In the money primary, Barack Obama and Hillary Clinton may be way out in front, but in the health-care primary, John Edwards is the candidate to beat. New York Times columnist Paul Krugman—whose March 2006 essay in the New York Review of Books, "The Health Care Crisis and What To Do About It," provides the most cogent explanation I know of how the current health-care debate falls short (if you haven't read it, please do so immediately)—gave Edwards' health-care plan his blessing in a February 2007 column, "Edwards Gets It Right." When the Democratic presidential candidates gathered in Las Vegas in March to debate health care, Marc Cooper of The Nation identified Edwards as the standout, at least among top-tier candidates. (The only candidate who truly steps up to the plate on nationalizing health care is Dennis Kucinich, who—in case you're wondering—is not going to get the nomination.) William F. Buckley has singled out Edwards' plan for attack, which further burnishes its pedigree. Edwards has positioned himself to the left of the other major contenders for the Democratic nomination, which is a liability in many ways. But when it comes to health care, it is only an asset. As I've noted before, this is one debate that needs to shift leftward, and a Michael Moore documentary won't be enough to do the job.
How does the Edwards plan measure up by the Health Care Primary yardsticks? Read on.
Candidate: John Edwards.
Elegance: His coiffure's a bit overdone (would somebody please muzzle his stylist?), but let's remember this category refers to the plan, not the man. Edwards' health-care proposal (to read it, click here) is superficially complex, because it includes many components. This is widely and incorrectly regarded as an advantage. In March, the Washington Post's Christopher Lee wrote that Edwards had "the most detailed position." That laurel subsequently passed to Obama's plan, at least if you measured by page length (15 pages to Edwards' seven). Edwards, not to be bested, then produced a revised description of his plan, with details on cost savings, which ran 27 pages. It was the wrong fight. What mattered wasn't whether Edwards' plan was multifaceted, but rather whether its parts worked in harmony. They do. To learn why, proceed to "market gimmicks."
Market gimmicks: The main one is creation of regional "health markets" in which insurers, if they wish to compete, must provide certain "comprehensive" benefits. Consumers, to be eligible, must be able to demonstrate either that they receive no health insurance through their employer, Medicare, or Medicaid, or that the coverage they receive from their employer is inferior to the coverage offered in the health markets. Why many regional health markets rather than one big national one like Obama's National Health Insurance Exchange? Edwards doesn't say, but I presume it's to provide multiple laboratories of democracy.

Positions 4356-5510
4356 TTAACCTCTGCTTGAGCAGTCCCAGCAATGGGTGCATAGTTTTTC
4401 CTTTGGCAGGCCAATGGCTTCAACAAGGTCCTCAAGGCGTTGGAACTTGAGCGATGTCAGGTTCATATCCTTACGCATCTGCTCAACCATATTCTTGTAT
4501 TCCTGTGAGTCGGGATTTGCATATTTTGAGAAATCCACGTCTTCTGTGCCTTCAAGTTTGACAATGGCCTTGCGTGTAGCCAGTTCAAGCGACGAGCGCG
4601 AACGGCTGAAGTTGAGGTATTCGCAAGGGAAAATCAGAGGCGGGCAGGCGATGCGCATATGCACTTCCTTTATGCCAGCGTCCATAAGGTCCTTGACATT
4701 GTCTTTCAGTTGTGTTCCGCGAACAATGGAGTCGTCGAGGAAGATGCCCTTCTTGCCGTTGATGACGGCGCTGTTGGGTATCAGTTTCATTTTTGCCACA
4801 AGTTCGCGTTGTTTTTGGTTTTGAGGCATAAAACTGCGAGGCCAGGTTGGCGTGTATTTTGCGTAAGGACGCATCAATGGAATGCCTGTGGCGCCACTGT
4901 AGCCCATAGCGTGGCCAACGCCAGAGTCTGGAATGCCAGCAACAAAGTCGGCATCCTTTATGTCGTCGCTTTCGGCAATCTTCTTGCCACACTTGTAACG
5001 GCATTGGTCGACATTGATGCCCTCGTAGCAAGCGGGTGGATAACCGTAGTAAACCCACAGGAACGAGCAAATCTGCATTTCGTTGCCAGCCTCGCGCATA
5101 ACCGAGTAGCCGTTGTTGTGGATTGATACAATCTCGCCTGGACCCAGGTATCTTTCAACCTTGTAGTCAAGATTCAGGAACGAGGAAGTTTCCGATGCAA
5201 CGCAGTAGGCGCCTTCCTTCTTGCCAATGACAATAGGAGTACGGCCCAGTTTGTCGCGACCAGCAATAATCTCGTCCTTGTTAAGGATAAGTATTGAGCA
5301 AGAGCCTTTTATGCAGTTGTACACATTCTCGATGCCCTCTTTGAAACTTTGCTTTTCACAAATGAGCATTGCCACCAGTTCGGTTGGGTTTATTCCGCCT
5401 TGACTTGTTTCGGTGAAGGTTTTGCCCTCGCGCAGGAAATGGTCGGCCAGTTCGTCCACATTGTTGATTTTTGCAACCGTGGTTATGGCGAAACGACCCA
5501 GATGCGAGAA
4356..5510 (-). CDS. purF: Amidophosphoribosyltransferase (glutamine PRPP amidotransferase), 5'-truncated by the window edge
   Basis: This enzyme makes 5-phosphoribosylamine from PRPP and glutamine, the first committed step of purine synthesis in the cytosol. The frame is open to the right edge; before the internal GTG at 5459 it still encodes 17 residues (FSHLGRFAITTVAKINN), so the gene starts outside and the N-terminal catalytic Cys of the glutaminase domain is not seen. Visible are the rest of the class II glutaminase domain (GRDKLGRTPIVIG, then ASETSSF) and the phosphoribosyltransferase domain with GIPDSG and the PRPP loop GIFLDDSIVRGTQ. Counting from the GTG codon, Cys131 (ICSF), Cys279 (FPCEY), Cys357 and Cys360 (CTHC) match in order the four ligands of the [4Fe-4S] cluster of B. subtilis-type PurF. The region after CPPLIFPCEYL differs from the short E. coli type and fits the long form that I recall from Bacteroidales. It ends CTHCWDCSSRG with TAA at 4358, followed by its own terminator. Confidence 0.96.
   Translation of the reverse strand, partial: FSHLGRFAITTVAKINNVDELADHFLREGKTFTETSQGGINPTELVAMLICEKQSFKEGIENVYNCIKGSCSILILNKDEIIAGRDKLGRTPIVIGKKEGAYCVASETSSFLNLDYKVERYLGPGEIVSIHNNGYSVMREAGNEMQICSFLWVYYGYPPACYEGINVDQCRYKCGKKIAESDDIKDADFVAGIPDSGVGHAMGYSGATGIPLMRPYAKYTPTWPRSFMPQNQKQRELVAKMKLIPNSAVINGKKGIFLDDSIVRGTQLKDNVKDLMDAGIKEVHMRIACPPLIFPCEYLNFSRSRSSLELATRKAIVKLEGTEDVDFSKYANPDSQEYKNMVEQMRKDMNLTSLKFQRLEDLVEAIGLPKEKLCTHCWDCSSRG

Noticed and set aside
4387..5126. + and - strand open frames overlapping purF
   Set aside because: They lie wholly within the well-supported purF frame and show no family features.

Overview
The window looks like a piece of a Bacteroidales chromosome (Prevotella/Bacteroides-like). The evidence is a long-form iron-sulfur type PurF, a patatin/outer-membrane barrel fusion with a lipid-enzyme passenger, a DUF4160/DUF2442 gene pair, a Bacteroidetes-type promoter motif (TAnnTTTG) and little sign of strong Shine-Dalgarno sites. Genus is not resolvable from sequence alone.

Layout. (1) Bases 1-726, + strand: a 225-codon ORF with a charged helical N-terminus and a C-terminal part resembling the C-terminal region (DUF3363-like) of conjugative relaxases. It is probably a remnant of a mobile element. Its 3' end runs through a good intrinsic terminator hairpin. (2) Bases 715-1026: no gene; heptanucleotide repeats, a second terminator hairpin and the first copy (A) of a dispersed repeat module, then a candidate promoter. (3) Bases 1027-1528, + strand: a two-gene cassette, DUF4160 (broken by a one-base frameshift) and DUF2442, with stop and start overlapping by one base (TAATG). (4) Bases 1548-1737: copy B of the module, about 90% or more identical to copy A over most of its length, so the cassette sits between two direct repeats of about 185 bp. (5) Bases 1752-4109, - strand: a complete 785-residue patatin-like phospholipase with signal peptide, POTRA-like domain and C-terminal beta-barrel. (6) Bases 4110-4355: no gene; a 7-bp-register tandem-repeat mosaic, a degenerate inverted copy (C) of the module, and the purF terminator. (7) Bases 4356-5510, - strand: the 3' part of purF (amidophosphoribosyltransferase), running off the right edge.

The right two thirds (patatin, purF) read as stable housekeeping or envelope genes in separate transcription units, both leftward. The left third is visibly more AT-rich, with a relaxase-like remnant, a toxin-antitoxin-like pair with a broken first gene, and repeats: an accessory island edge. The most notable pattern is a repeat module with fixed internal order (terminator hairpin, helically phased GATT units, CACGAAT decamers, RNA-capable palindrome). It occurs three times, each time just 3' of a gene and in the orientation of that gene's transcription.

Why laboratories? Because in each of these health markets, an experiment would be conducted. The experiment would be whether the private health-insurance plans could compete effectively with "a public insurance plan modeled after Medicare, but separate and apart from it." What could be more market-minded than a competition between private and public health insurance? We wouldn't need to argue about which was better. We could watch and find out! The reason this is a gimmick is that the outcome would be a foregone conclusion. Everything we know about how Medicare and Medicaid stack up against private insurers tells us that the public plan would win. Edwards is aware of this. "Over time, the system may evolve toward a single-payer approach if individuals and businesses prefer the public plan," reads the plan overview. Strike may and substitute will, strike if and substitute when. In the current political environment, nobody is willing to believe that the government can deliver health care with greater efficiency than the market. Edwards has therefore undertaken to prove it over and over in one regional health market after another. It's what parenting handbooks call a "teachable moment."
Susceptibility to the insurance lobby: Edwards' health-care markets are less susceptible to being gummed up by the insurance lobby than Obama's National Health Insurance Exchange. That's because if health insurers persuaded Congress to loosen the rules about what they had to cover, they'd only be making their plans even less able to compete with the new public insurance plan. They'd have to persuade Congress to forbid the public plan to be more generous than the private ones, which would not be a terribly popular thing to do. Other parts of Edwards' plan would be easier to undo. For example, "Edwards will require insurers to keep plans open to everyone and charge fair premiums, regardless of preexisting conditions, medical history, age, job, and other characteristics." Well, maybe he will and maybe he won't. Insurers would do their best to water down any such regulations. But it probably wouldn't matter, because businesses would see the creation of health-care markets as an occasion to dump all health-care obligations to employees, and pretty soon just about everyone would be eligible to participate in the health-care markets, where, again, it would be suicide for private insurance companies to be stingy with benefits.